Spring has officially sprung. The crabapples and flowering pears are nearing full bloom. Tulips and daffodils are starting their flower show. Henbit and dandelions are looking gorgeous. Are the last two not quite the kinds of spring flowers you want in your landscape? If so, there are some things you can do. The key to knowing what to do when depends on the weed, but it all comes down to proper identification of the enemy and its life cycle.
Winter annual weeds bloom in the spring, produce seed, and die all before the temperatures get hot. One of the more common winter annual weeds is henbit. Henbit has scalloped leaves, a square stem, and little purple flowers at the tip of the stem. These weed seeds germinated last September or October. Henbit plants sat dormant throughout the winter just waiting for the right time to jump into flower and seed production. Post emergence, broadleaf weed, herbicides won’t do much good. Spraying might make you feel better, but it can cause the plant to produce and drop more seeds. If the area isn’t too large, these weeds can be hand-pulled. Increasing the density and health of the lawn in the thin areas can help too. Improve the lawn either by overseeding or by changing cultural practices to promote grass growth. If you choose to use preemergence herbicides, aim to apply in early September to control winter annual weeds. For the best selection of preemergence herbicides, consider purchasing them now and storing until fall.
Summer annual weeds germinate in the spring, grow throughout the summer months, and produce seeds and die before winter. One of the most common summer annual weeds is crabgrass. Crabgrass is an annual grass that often fills into areas where the turfgrass is thin. Crabgrass preventers, or preemergence herbicides, will help to keep seeds from germinating. These products aren’t effective for plants that are already growing, so they should be applied before the plants come up. Crabgrass needs a minimum soil temperature of 50 to 55 degrees to begin germination. Preemergence herbicides applied just prior to germination provide the longest period of control. If applied too early, some products are out of the soil profile before all of the weed seeds germinate. Now is the perfect time to apply the preemergence herbicides. Apply half the highest rate on the bag’s label the end of April or beginning of May. A second application, again half the highest rate on the label, can be applied in 6-8 weeks to give extended weed control. Remember that these products need to be watered into the soil profile within 24 hours for best results.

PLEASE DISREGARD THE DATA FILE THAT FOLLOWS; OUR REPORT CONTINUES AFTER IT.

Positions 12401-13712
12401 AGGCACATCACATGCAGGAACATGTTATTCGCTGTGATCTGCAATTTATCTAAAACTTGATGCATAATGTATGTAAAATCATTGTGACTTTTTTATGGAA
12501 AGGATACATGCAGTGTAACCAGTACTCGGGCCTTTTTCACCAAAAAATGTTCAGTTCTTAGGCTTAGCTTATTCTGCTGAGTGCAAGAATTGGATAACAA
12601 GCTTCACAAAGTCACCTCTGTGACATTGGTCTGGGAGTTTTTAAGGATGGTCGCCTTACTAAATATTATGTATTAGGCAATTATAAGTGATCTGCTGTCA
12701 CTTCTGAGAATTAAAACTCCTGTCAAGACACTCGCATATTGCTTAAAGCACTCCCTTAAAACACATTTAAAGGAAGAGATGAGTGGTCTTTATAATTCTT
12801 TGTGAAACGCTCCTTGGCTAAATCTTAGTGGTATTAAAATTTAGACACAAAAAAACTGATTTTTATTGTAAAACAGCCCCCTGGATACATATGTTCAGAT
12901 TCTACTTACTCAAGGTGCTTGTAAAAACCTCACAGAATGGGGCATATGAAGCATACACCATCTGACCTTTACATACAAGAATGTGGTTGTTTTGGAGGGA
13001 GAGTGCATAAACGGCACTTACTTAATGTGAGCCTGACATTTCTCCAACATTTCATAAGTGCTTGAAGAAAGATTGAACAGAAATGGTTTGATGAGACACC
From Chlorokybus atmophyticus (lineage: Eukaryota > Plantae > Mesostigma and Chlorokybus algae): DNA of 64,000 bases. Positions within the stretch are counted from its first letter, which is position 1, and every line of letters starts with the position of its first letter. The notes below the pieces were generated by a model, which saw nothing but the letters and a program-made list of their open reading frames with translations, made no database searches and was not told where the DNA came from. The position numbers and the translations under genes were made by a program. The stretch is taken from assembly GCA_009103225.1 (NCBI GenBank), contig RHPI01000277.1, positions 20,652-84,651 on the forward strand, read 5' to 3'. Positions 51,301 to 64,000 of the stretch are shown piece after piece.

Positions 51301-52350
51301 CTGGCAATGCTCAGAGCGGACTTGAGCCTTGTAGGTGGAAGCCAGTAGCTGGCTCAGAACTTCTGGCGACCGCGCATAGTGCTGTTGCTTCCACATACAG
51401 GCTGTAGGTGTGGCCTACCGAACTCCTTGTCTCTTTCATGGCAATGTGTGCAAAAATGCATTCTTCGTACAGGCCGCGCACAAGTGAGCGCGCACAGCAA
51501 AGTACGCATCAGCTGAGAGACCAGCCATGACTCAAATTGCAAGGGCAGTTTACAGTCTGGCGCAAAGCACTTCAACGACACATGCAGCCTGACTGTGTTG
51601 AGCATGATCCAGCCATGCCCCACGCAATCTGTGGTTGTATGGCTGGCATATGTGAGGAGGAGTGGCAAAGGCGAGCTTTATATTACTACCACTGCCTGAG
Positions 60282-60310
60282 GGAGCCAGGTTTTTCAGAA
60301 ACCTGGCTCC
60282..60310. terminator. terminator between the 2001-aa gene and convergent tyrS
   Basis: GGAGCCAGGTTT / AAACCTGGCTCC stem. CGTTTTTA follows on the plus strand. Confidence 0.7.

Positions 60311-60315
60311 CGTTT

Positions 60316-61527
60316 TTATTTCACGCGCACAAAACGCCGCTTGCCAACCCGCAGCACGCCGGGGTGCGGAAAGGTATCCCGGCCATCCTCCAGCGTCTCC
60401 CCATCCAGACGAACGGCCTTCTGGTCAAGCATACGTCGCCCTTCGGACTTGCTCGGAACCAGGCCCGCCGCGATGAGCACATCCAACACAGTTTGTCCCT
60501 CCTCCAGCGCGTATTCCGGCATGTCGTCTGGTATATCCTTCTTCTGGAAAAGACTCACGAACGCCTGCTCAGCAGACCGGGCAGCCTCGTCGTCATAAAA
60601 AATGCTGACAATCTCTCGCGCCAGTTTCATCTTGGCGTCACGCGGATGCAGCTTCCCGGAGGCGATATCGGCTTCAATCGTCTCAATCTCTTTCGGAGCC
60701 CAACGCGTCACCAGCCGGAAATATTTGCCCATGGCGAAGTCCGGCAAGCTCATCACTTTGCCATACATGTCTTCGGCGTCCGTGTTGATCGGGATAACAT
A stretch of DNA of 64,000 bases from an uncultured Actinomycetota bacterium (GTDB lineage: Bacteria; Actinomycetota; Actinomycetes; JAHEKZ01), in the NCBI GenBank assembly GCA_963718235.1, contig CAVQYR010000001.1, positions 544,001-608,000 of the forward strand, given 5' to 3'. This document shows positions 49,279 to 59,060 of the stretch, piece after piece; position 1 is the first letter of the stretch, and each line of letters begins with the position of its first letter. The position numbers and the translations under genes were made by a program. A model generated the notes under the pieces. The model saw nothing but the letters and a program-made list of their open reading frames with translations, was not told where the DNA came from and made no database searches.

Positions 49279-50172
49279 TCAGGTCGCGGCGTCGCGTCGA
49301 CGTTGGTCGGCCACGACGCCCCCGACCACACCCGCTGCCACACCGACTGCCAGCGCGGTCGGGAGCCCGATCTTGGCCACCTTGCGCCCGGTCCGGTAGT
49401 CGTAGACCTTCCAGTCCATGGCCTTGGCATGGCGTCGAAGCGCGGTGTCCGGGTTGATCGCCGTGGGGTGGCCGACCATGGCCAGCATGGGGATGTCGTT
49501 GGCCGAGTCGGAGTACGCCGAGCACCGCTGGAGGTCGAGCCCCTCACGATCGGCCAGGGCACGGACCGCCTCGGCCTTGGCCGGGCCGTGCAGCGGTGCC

Perennial weeds come back year after year. The common offenders include white clover and ground ivy, sometimes called creeping Charlie. Ground Ivy looks very similar to henbit, but the control methods are very different. Ground ivy also has scalloped leaves, a square stem, and purplish flowers, but the flowers are in the leaf axil, between the leaf and the stem, in comparison to henbit that flowers at the end of the stem. The best time to apply post emergence herbicides for perennial weeds is after a light frost in the fall with a combination herbicide that contains multiple active ingredients. These products will also work well to control other weeds like clover or dandelions in the lawn.
Positive identification is key to selecting the proper control method. With a little homework upfront, you can ensure that it is the daffodils and tulips you see rather than the dandelions and henbit in the landscape.
Elizabeth Exstrom is the Horticulture Extension Educator with Nebraska Extension in Hall County. For more information contact Elizabeth at email@example.com, her blog at https://huskerhort.com/, or HuskerHort on Facebook and Twitter.